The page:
Labor unions denounced the administration in response to a decision Monday that could result in the deportation of thousands of Salvadorans.

President Donald Trump has made immigration a cornerstone of his agenda with his administration taking an aggressive approach to the policy. The Temporary Protected Status (TPS) program has become one of the targets of the administration as it has looked to rollback the legal status of hundreds and thousands of immigrants.

The TPS program allows foreign nationals to stay in the country legally if they are unable to return to their home country safely. Labor unions and other groups have been fighting to save immigrants covered by the program, and they have denounced Monday’s decision which will end the protected status for 200,000 Salvadorans.

“The decision to terminate TPS for El Salvador was made after a review of the disaster-related conditions upon which the country’s original designation was based,” DHS detailed in its announcement. “The Secretary determined that the original conditions caused by the 2001 earthquakes no longer exist. Thus, under the applicable statute, the current TPS designation must be terminated.”

The DHS is hoping to allow for an orderly transition by delaying the terminations until Septemeber 2019.

Labor unions have argued that ending the protected status for these immigrants could be disastrous for families, communities, and employers. They note that these immigrants have integrated into society and become part of their communities in the many years they have been here.

“DHS is taking nearly 200,000 law-abiding American immigrants and turning them from legal workers into targets for deportation,” Unite Here vice president Maria Elena Durazo said in a statement. “Not only will terminating TPS for 200,000 Salvadorian workers take away their livelihoods and the life they’ve spent decades building here, but it will tear apart hundreds of thousands of families with mixed immigration statuses, including many with American born children.”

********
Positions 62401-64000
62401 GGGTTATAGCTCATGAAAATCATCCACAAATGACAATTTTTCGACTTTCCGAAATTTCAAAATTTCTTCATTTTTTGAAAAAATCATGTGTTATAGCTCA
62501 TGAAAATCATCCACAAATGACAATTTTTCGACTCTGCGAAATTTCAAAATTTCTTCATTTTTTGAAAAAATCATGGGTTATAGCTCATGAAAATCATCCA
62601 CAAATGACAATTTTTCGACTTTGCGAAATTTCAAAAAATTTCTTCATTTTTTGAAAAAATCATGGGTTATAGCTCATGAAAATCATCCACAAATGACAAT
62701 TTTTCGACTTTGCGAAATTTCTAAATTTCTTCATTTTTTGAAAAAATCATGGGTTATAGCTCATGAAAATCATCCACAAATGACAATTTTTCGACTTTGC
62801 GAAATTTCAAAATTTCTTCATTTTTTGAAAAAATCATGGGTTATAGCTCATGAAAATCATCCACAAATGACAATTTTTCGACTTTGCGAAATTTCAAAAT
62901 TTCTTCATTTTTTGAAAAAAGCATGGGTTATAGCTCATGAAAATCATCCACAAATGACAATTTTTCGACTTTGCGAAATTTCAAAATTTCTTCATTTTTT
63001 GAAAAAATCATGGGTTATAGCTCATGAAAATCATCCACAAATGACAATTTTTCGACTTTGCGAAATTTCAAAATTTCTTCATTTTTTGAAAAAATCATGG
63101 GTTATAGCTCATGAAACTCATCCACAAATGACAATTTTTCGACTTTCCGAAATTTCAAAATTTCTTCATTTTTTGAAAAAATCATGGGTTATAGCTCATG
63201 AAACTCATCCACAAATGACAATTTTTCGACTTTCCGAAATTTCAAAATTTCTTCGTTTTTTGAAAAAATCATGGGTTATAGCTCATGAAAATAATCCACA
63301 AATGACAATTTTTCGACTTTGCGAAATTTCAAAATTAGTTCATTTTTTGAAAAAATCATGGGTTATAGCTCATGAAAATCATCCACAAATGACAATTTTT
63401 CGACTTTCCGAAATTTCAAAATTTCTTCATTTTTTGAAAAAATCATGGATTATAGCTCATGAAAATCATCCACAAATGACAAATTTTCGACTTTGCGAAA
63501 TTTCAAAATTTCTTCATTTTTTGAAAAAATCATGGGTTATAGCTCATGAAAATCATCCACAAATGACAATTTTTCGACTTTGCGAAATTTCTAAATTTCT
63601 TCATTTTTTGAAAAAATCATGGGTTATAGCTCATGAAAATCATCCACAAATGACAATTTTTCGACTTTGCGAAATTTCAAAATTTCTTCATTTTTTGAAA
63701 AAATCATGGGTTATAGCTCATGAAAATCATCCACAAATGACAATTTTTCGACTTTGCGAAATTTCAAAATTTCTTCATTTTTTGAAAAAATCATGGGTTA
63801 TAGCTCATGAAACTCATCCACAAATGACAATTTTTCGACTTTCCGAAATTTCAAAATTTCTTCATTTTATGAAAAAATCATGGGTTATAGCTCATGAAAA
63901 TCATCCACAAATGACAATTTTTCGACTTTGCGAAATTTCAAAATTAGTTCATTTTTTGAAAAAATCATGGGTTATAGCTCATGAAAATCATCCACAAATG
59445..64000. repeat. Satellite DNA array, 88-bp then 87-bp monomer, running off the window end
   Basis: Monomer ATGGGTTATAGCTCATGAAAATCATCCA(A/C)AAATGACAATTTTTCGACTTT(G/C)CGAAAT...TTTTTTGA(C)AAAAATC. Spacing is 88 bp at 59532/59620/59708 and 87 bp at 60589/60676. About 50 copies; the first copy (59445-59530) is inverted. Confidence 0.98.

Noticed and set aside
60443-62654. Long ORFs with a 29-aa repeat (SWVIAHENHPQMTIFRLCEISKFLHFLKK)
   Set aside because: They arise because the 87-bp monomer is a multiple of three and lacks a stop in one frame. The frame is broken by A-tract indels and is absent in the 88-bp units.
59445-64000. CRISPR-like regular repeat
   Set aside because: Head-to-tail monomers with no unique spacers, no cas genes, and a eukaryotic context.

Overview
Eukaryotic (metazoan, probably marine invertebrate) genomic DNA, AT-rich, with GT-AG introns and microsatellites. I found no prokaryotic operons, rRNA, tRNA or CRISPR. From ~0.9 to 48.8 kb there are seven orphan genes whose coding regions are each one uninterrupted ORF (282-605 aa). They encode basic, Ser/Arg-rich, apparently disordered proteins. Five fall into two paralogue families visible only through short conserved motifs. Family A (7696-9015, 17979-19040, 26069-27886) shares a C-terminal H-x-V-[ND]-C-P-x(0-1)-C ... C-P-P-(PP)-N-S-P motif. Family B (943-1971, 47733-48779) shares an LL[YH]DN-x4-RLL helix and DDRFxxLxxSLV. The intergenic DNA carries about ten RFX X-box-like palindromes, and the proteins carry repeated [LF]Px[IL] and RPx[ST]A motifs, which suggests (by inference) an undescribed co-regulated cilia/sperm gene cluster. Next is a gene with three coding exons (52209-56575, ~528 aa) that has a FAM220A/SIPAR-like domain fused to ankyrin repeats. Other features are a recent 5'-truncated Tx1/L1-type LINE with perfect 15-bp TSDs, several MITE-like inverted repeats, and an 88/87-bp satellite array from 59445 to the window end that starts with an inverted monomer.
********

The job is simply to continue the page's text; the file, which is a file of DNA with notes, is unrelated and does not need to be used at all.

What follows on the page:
Unite Here has been on the front line fighting to save these immigrants over the past year. The union has organized protests, launched petitions, coordinated with industry groups, and met with lawmakers to save the protected status for these immigrants. The AFL-CIO, the largest federation of unions in the country, has also worked to brings awareness to the issue.

“[The] decision will force hundreds of thousands of hardworking people who have lived in our country and played by the rules for decades into the shadow economy,” AFL-CIO President Richard Trumka said in a statement. “This decision will not only destabilize families, communities, and workplaces, particularly in the construction, hospitality and service industries, it will undermine our freedom to fight together for better wages and equality at work for all working people.”

The AFL-CIO also tweeted that the administration is undermining families and entire communities. The union federation also encouraged its followers to call their representatives to demand they pass legislation that will help these immigrants. Congress has been considering a few proposals aimed to do just that.

The Service Employees International Union (SEIU) also took to social media to encourage people to fight back against the administration during the upcoming election in November. The union also suggested that there may be a racial component to the decision – noting that it follows a pattern by the administration which selectively hurt immigrants, people of color, and workers.

“SEIU takes this decision personally,” SEIU international vice president Rocio Sáenz said in a statement. “Thousands of people in our communities, our coworkers, our members and their families are now in danger of being forced out of their jobs and into the deportation queue without reason. We are going to be burning up the phone lines to push Congressional action.”

The DHS made three decisions last year which terminated the protected status for Sudanese, Nicaraguan, and Haitian immigrants. Those decisions also included a phase-out period. Labor unions have argued that the decision to extend their protected status merely delayed the problem.

The TPS program also includes immigrants from countries like Nepal, Nicaragua, Somalia, South Sudan, Syria, and Yemen. Labor unions are hoping to see the protected status of these immigrants extended until the government develops pathways for them to stay permanently.

Congressional members from both sides of the aisle have worked together in the hope of countering the decision to end the protected status for these immigrants. They introduced a bill Oct. 31 that would allow TPS migrants who arrived in the country prior to January 13, 2011, to claim legal permanent resident status.

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